Usually in this space we offer Friday Fun, a bit of lighter fare heading into the weekend. But yesterday was Lilly Pulitzer’s memorial service.
We want to share some of the images from that event.
It was a colorful crowd.
More from Women’s Wear Daily:
“This isn’t a funeral but a fashion show,” said one member of the packed congregation of local families including the Fanjuls, Lickles, Coniglios, Boardmans, Mercks and Kassatlys.
The memorial was at The Episcopal Church of Bethesda-by-the-Sea in Palm Beach.
A closeup of one of the more vivid color combinations seen on the gentlemen.
Old friends greeted one another.
Attendees were welcomed by Lilly’s step-grandson Adam Boalt, shown lower left, and her grandson Jack McCluskey, lower right.
Those gentlemen handed out programs for the service.
Back to WWD.com:
After her grandchildren Lilly Leas and Bobby and Christopher Leidy read, son Peter Pulitzer’s eulogy had everyone laughing — just as his mother, a tireless hostess famous for her democratic open-door policy and love of a good party, would have wanted.
It was an overflow crowd.
More on Peter Pulitzer’s eulogy from WWD.com:
“There were too many cats, too many dogs, too many people and too many colors, way too many colors,” he said, recalling the exciting cast of characters at breakfast, and her makeovers if guests ever showed up in neutrals. “You couldn’t help but get caught up in her joie de vivre. She taught us how to find that splash of color when we’re low or bored.”
And this portion of the eulogy comes via the Palm Beach Daily News:
She gave and gave and gave, and asked for nothing in return, he said.
“Joyous feelings just oozed out of her.
“She showed us how to enjoy life.”
Pulitzer concluded his remarks by thanking those at the service, “for sharing your lives with our mother.”
Below, we see one of Lilly’s daughters, Liza Pulitzer Calhoun, leaving church after the service. She is escorted by her son, Robert Leidy Jr.
After a final rousing Easter hymn, Lilly Pulitzer’s family streamed out of the church and embraced in memory of a woman who so transformed Palm Beach society that even her funeral looked more like a holiday celebration than a somber remembrance in black.
And the stories. Oh, the stories, you know they had to be fabulous. This one comes via WPBF:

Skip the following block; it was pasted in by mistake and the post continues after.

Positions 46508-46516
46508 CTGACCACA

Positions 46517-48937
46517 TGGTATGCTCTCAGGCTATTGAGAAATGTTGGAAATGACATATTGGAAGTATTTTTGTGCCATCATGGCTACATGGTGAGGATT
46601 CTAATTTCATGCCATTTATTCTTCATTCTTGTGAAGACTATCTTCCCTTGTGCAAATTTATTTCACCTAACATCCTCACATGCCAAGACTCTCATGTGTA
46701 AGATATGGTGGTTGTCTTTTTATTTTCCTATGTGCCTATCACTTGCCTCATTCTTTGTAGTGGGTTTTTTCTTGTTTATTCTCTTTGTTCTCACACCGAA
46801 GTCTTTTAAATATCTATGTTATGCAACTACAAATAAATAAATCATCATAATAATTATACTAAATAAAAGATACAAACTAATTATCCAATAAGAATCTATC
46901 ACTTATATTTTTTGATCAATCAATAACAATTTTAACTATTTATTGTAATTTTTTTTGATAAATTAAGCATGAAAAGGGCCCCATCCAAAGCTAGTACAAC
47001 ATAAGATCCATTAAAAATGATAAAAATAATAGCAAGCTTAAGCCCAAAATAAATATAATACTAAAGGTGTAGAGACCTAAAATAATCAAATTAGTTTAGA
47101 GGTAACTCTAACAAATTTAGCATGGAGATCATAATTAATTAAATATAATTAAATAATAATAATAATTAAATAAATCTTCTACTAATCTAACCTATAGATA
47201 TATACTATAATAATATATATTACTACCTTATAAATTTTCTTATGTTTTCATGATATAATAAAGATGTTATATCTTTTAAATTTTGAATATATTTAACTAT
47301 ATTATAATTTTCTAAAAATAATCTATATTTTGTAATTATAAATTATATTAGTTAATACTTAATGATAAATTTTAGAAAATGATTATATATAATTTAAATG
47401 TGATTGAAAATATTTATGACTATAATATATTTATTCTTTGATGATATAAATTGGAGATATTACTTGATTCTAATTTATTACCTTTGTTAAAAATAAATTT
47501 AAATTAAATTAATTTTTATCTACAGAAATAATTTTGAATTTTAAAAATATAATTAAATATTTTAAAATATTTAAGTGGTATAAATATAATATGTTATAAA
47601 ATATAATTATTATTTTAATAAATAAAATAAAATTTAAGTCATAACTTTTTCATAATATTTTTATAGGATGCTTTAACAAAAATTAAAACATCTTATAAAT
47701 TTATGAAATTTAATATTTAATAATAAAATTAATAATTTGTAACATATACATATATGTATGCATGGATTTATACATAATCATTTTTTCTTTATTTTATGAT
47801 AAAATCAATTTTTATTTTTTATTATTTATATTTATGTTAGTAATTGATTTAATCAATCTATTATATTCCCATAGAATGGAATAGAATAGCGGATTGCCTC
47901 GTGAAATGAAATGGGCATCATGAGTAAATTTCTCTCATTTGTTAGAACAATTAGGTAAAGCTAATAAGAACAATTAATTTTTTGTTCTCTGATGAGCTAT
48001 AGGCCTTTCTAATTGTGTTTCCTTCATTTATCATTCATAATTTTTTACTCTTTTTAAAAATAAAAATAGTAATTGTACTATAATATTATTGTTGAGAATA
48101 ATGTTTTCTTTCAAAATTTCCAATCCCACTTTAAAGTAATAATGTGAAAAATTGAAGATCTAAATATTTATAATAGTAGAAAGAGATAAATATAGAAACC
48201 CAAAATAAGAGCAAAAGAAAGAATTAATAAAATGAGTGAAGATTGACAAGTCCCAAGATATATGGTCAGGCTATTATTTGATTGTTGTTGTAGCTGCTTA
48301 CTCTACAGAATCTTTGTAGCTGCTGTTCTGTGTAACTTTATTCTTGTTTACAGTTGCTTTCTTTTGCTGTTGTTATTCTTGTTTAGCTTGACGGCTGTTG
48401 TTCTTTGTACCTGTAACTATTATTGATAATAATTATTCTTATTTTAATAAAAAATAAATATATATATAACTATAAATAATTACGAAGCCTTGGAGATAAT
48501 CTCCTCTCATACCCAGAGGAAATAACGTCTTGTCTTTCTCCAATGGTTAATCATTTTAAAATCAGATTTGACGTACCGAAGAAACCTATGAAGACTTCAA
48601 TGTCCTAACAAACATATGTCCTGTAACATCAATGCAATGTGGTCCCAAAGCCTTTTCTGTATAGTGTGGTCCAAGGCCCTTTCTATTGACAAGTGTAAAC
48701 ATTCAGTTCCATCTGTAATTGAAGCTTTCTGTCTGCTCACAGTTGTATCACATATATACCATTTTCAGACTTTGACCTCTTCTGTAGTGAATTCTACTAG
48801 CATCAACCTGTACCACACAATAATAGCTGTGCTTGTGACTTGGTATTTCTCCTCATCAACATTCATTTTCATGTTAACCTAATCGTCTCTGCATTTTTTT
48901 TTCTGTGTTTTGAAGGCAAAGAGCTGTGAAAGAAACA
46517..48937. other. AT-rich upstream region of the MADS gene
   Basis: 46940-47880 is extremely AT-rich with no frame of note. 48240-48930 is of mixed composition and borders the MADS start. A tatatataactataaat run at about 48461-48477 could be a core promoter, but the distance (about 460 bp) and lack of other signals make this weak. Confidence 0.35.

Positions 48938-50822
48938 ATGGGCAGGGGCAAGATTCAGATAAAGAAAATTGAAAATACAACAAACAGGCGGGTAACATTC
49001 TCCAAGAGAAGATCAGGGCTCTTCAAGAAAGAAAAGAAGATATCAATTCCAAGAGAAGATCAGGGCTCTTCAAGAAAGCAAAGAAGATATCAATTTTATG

Her friends remembered her as just so much fun; some of them shared their Lilly memories. “I think my son walking her dogs when he was 10 years old,” Suzanne Briley said. “We had a lot of laughs because she got a pig and he refused to walk the pig and that ended his job.”
Loads of Lilly memories have also been shared on the Lilly Pulitzer website.
Below you see one of Lilly’s youngest descendants, Mary Boalt. The young lady is held aloft by Christopher Leidy, Lilly’s grandson.
I am guessing that perhaps even some new friendships were made.
These words seem a fitting closure to our post today, they come via the Palm Beach Daily News:
In her homily, the Rev. Kate Kelderman recalled her first meeting with Mrs. Rousseau at her house. She felt a bit stodgy in her “boring priestly black” outfit when she was being introduced to the queen of prints and color.
When Kelderman, who was essentially a stranger, was leaving the house, Mrs. Rousseau said to her, “Stop by anytime, door’s always open.
“Lilly said this to everyone,” Kelderman said. “To Lilly, everyone was someone. We were all drawn to her because of her brightness. Lilly embraced life with all its heartaches and joys. She was not afraid of dying, because she wasn’t afraid of living.”
For those curious about possible charitable donations, following are the two organizations designated by the family.
American Cancer Society
235 S. County Road # 20
Palm Beach, FL 33480
The Peggy Adams Animal Rescue League
3100-3200 N. Military Trail
West Palm Beach, FL 33409
- To see the Shiny Sheet’s (Palm Beach Daily News) slide show from the service click here.
- The Palm Beach Post slide show is here
- For WPBF-TV’s video story click here.
- A friend and fellow blogger, Miss Janice, has a delightful (and very informative!) post about a different kind of Pulitzer Prize.
- I think you might enjoy the wonderful column William Norwich did for The Times, “Lilly Pulitzer’s Uniforms for an Entire Class“
- Eleanor Barkhorn’s piece for The Atlantic offers a refreshing perspective
- The column Jennifer Ashley Wright wrote for The Observer was fascinating